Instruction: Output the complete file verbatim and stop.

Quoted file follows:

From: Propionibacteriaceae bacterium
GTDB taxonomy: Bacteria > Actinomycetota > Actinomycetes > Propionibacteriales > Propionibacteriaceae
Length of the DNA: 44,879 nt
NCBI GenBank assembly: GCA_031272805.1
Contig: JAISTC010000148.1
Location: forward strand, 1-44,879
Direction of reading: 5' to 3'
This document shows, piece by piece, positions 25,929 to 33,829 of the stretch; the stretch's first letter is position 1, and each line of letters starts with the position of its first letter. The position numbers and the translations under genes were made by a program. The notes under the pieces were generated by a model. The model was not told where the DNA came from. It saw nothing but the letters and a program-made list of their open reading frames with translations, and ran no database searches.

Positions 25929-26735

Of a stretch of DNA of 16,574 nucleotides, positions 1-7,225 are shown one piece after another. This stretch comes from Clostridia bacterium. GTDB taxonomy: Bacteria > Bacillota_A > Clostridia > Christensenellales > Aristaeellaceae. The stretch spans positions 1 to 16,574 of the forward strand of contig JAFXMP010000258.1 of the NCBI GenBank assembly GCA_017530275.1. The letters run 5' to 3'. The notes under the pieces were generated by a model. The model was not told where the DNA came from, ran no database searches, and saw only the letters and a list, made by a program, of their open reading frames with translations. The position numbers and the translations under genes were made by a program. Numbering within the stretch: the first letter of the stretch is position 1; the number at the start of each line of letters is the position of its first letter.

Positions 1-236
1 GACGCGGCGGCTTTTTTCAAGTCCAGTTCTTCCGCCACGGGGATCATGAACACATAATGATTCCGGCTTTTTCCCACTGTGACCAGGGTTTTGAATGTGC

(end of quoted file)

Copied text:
From: Propionibacteriaceae bacterium
GTDB taxonomy: Bacteria > Actinomycetota > Actinomycetes > Propionibacteriales > Propionibacteriaceae
Length of the DNA: 44,879 nt
NCBI GenBank assembly: GCA_031272805.1
Contig: JAISTC010000148.1
Location: forward strand, 1-44,879
Direction of reading: 5' to 3'
This document shows, piece by piece, positions 25,929 to 33,829 of the stretch; the stretch's first letter is position 1, and each line of letters starts with the position of its first letter. The position numbers and the translations under genes were made by a program. The notes under the pieces were generated by a model. The model was not told where the DNA came from. It saw nothing but the letters and a program-made list of their open reading frames with translations, and ran no database searches.

Positions 25929-26735

Of a stretch of DNA of 16,574 nucleotides, positions 1-7,225 are shown one piece after another. This stretch comes from Clostridia bacterium. GTDB taxonomy: Bacteria > Bacillota_A > Clostridia > Christensenellales > Aristaeellaceae. The stretch spans positions 1 to 16,574 of the forward strand of contig JAFXMP010000258.1 of the NCBI GenBank assembly GCA_017530275.1. The letters run 5' to 3'. The notes under the pieces were generated by a model. The model was not told where the DNA came from, ran no database searches, and saw only the letters and a list, made by a program, of their open reading frames with translations. The position numbers and the translations under genes were made by a program. Numbering within the stretch: the first letter of the stretch is position 1; the number at the start of each line of letters is the position of its first letter.

Positions 1-236
1 GACGCGGCGGCTTTTTTCAAGTCCAGTTCTTCCGCCACGGGGATCATGAACACATAATGATTCCGGCTTTTTCCCACTGTGACCAGGGTTTTGAATGTGC